"But Turkey's new policy is also aimed at forming strong ties with real allies, on whom it can rely in its real war against the pragmatism of [Western] capitalism, so as to ease the pressures it is suffering on the regional and global [levels] and defend its borders against international manipulations… That is what prompted [Turkey] to make serious efforts [to form] a coalition consisting of Iran, Malaysia, Qatar, Pakistan and Indonesia; assist the Azeris in their recent war against Armenia;[16] deploy [forces] in Iraq and Syria; send frigates to escort the Oruc Reis [survey] vessel in the eastern Mediterranean,[17] and sign security and maritime agreements with Libya's legitimate National Accord Government.[18]       

"Pragmatism should have prompted [Turkey] to ease [the tension] vis-a-vis Saudi Crown Prince [Muhammad bin Salman], who displayed openness and friendliness towards Turkey after the crisis of the Jamal Khashoggi assassination, but [in fact] the opposite occurred. Pragmatism should have also prompted [Turkey] to side with Israel on the issue of Jerusalem and with the [Assad] regime on the issue of the Syrian revolution…

"The question is, what would cause a party like Justice and Development and a president like Recep Erdogan to turn to pragmatism [at this stage]? If we look closely, we will find that election times, domestic [politics] and [public] opinion surveys… [are the factors] that motivate any reasonable regime to either change its actions or persist in them, and which [dictate its] assessment of the success or failure [of its actions] and their positive or negative impact on the voters…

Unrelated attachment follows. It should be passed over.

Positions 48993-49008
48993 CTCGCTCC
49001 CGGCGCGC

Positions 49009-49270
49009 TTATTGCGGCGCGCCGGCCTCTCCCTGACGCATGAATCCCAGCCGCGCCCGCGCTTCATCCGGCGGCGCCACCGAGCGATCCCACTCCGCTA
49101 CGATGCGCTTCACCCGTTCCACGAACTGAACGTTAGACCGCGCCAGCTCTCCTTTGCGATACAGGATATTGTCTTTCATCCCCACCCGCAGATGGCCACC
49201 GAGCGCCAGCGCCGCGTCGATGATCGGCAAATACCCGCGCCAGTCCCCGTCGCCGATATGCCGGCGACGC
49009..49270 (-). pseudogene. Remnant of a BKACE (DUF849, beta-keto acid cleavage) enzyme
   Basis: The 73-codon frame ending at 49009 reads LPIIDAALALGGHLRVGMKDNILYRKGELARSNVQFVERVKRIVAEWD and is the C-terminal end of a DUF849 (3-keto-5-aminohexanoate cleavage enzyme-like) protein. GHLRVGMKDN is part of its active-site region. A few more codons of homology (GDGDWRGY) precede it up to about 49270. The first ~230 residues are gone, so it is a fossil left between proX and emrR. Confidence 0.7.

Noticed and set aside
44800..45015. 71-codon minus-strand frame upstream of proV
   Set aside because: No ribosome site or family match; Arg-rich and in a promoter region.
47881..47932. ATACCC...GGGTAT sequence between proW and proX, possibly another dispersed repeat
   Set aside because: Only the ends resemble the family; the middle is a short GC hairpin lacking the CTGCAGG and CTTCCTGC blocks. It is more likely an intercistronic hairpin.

"Anyone who closely examines Turkey's situation understands that the achievements of the Justice and Development Party in the domestic and foreign arenas, as well as the projects that the new Turkey aims to continue, compel the party and the president to sit back and make some concessions, lest they lose everything [they have gained]!…

"Why now? Turkey made brisk efforts in the domain of foreign policy after its 'Zero Problems' period [ended],[19] especially during the 'Arab Spring,' and proved to everyone that it could defeat or change the global and regional calculations and deliver painful blows to the large [superpowers] on the ground and in the [battle]field, not only with political measures and statements. [This has been] especially true since the failure of the last military coup [attempt] against [the Turkish regime], which was supported, financially and in the media, by the U.S. and by several Arab and European countries.  

"Turkey [also] scored considerable successes against the PKK, and against its plans and its supporters around the world, by entering Syria. It also scored successes [in the Mediterranean] against Egypt and Greece, which are backed by Europe, after backing the [National] Accord Government in Libya. It managed to secure its borders with Iraq, Syria and Iran in a reasonable manner, and displayed a measure of 'real' equality [of power] vis-à-vis the Russians and Americans in several situations. But all these issues, in which Turkey was forced to intervene simultaneously – as part of its limited pragmatism – clearly impacted its economic situation. That is why it is [now] trying to ease the tensions exerted upon it, so it can continue [to provide economic backing for its political decisions], given that it is now able to advance a 'stick and carrot' policy on the regional and global levels.

"The Turkish voter on whom President [Erdogan] and [his] party rely does not vote [for them] just based on his ideological affiliation. Some Turks who belong to the Islamist current or to the secular one vote for Erdogan not out of love for him and his party, but because the freedom [they enjoy] under his rule is much greater than the freedom [the Turks enjoyed] in the Kemalist era. Some of the Turks who ideologically oppose [Recep] Tayyip Erdogan vote for him thanks to the economic boom he achieved, which benefited them much more than betting on his rivals would have…"